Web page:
Last week, Fitch Ratings warned CMBS special servicers against engaging in opportunistic servicing.
The release said that Fitch is concerned when a special servicer, based on its role in the deal, makes use of "self-serving opportunities through excessive litigation, and/or opportunistic servicing by unnecessarily transferring assets into special servicing." Fitch added that the consequences happen when bondholders are not made whole on their investment because of the unwarranted costs related to this type of servicing.
"The main reason that we put this out is that through the course of this year there has been a lot of discussion regarding the frequency of questionable special servicer actions," said Stephanie Petosa, an analyst at Fitch. "It's Fitch's position to listen to the whole market and to comment when appropriate. We decided to comment in such a situation to let the market know that we are aware of these issues and that we'll take action if necessary."
Petosa said that their servicer ratings include the type of issues that were discussed in the press release, and said that a servicer's ratings may be in jeopardy if that servicer continues to engage in opportunistic servicing. However, before taking any action, Fitch would work closely with these special servicers. As stated in the documents, servicers are usually given a cure period. The press release should act as a first type of warning. "There will be many discussions with the servicer if the opportunistic behavior continues," said Petosa "We will continue to monitor and to take action if we need to."
Analysts say that most special servicers perform their jobs very well and are able to manage competing interests by sticking to what they are supposed to do - which is to work for the benefit of the trust, and not toward the interest of specific security holders. However, there may be some potential conflicts of interests in which a specific security holder's interests are favored, and not the interest of the trust as a whole.
For instance, in the case of B-piece holders who are also the special servicers on the deal, which was an instance cited in the Fitch release, there is the potential that the special servicer's interest as a certificate holder might influence its choice of workout and thereby put its own interest as a certificate holder ahead of the interests of the trust.
"The special servicer is supposed to work for the benefit of the trust, which means all certificates without favoring any class over another," said Mary Stuart Freydberg, an analyst at Merrill Lynch. But for special servicers who own the bottom piece, there is that potential to work out a loan in a way that would benefit them and end up not favoring senior certificate holders. "This introduces an element of working on a securities basis as opposed to a loan basis as they are charged to do," said Freydberg.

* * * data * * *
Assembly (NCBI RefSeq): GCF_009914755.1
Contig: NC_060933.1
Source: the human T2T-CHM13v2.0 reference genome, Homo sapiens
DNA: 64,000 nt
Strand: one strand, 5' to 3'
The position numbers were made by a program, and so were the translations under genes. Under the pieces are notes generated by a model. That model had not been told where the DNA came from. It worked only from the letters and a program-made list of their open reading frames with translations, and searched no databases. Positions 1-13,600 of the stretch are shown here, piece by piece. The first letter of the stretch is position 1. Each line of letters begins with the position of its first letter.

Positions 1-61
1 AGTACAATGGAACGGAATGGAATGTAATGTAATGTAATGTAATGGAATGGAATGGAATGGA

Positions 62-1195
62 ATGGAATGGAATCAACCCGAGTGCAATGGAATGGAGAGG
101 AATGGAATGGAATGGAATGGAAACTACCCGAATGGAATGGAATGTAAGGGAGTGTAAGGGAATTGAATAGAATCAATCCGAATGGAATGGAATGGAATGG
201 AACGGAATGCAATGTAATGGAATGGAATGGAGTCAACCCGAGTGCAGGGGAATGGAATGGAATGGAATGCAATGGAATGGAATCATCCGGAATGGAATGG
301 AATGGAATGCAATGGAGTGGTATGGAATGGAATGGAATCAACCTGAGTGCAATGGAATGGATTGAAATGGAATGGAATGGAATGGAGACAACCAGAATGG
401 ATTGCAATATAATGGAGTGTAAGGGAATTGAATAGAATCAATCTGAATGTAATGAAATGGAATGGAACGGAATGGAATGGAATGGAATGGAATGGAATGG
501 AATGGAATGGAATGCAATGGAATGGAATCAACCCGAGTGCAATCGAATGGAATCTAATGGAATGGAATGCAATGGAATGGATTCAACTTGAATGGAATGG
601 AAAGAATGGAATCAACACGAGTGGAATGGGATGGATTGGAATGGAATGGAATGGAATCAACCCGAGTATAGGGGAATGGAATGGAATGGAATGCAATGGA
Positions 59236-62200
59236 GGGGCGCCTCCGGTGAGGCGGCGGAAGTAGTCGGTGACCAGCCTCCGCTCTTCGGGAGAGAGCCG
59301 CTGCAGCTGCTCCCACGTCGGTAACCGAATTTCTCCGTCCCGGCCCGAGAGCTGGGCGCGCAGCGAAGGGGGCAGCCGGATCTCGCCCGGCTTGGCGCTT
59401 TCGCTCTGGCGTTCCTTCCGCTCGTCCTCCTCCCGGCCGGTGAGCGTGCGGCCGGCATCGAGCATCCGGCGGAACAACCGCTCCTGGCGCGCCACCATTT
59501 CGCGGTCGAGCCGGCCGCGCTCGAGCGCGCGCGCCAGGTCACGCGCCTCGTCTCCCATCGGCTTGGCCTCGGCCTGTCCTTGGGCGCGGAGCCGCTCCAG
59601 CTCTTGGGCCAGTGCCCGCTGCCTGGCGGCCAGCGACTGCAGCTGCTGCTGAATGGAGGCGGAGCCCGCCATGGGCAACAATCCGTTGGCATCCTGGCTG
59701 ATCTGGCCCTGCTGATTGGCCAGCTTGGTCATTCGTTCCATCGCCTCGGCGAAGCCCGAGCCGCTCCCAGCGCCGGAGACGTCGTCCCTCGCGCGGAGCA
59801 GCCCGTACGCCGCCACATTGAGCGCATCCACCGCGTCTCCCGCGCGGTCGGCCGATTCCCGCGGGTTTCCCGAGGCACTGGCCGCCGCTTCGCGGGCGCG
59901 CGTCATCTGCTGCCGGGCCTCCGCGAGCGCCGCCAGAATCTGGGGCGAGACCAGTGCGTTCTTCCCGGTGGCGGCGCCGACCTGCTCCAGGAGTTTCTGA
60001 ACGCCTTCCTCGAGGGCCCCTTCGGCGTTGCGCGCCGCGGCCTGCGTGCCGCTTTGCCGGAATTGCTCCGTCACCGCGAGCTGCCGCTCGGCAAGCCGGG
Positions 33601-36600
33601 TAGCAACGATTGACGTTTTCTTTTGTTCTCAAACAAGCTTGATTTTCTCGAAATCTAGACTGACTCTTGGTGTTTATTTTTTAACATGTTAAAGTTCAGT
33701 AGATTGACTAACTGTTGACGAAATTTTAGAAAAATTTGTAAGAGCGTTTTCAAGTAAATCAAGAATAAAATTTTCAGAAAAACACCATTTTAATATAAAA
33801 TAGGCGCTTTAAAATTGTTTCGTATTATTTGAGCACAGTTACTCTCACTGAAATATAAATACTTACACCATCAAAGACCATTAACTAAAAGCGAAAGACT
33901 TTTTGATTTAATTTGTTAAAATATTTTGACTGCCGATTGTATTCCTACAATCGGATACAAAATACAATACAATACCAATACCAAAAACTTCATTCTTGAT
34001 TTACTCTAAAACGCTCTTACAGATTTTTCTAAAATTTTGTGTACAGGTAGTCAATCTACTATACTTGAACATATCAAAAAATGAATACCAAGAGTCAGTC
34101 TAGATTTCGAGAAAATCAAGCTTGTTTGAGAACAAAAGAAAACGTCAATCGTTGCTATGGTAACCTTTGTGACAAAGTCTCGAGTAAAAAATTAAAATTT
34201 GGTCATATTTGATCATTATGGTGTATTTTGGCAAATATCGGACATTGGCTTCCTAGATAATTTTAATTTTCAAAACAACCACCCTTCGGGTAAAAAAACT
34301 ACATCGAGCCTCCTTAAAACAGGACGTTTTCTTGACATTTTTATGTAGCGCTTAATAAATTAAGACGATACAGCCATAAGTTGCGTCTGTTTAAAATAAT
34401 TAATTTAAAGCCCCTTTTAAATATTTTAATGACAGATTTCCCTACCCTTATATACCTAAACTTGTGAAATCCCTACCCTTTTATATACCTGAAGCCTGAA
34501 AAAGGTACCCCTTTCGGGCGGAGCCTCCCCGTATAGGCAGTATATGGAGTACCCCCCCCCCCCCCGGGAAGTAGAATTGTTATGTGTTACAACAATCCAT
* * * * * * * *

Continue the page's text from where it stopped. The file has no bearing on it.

Fitch also mentioned the aspect of excessive litigation in their release. In this case, special servicers should still focus on maximizing the net present value of the loan.
"With respect to litigation, the special servicer should determine whether litigation is necessary,"
Though certain litigation may have the potential to prevent investors from taking a principal loss, this may not be the most effective route to maximize the net present value on a particular property if the litigation efforts and legal expenses erode recovery beyond what would have been recovered on a discounted payoff. "Special servicers are charged with maximizing the net present value of a loan, as oppose to maximizing current cash flow or avoiding the recognition of a principal loss," said Freydberg. "The goals of individual certificate holders don't necessarily align or match with what is best for the trust as a whole."
Investors' point of view
One investor says that though there are inherent conflicts of interest between parties in a CMBS transaction, as long as buysiders understand that there is a potential for conflict, they can make an assessment of the credit under consideration.
Currently, the CMBS market is experiencing an increase in delinquencies as well as loss severity in deals. Consequently, there have also been more workouts in the sector - thus the more prominent role of servicers in deals. Since the frequency of workouts is a relatively new development, CMBS deals have not been priced according to who are the master servicer and special servicer in these deals, but ultimately the market will, said the investor, who declined to be quoted by name. Thus, eventually, deals with the better servicer should get better pricing. As the market matures and workouts become more common, the good special servicers will rise to the surface.
Though there have been some very self-serving workouts whether an investor is impacted depends on where that investor is on the capital structure. A triple-A buyer, for instance, may be adversely affected if a borrower comes in and makes a par payoff. If, in this instance, the special servicer waives the prepayment penalty, he benefits from the transaction because he bought discount securities and he is getting par back. Aside from this, subordination on the deal increases. Meanwhile, the front-pay triple-A buyer gets par back but he is sitting on a 105 bond. He should have gotten a commensurate amount of yield maintenance to make up for that early prepayment.
It's important to ask whether or not a special servicer is meant to maximize recoveries for the benefit of the trust. What does this mean for a triple-A buyer who also has to maximize yield? These issues need to be addressed so that the steps that should be taken become more clear, the investor said.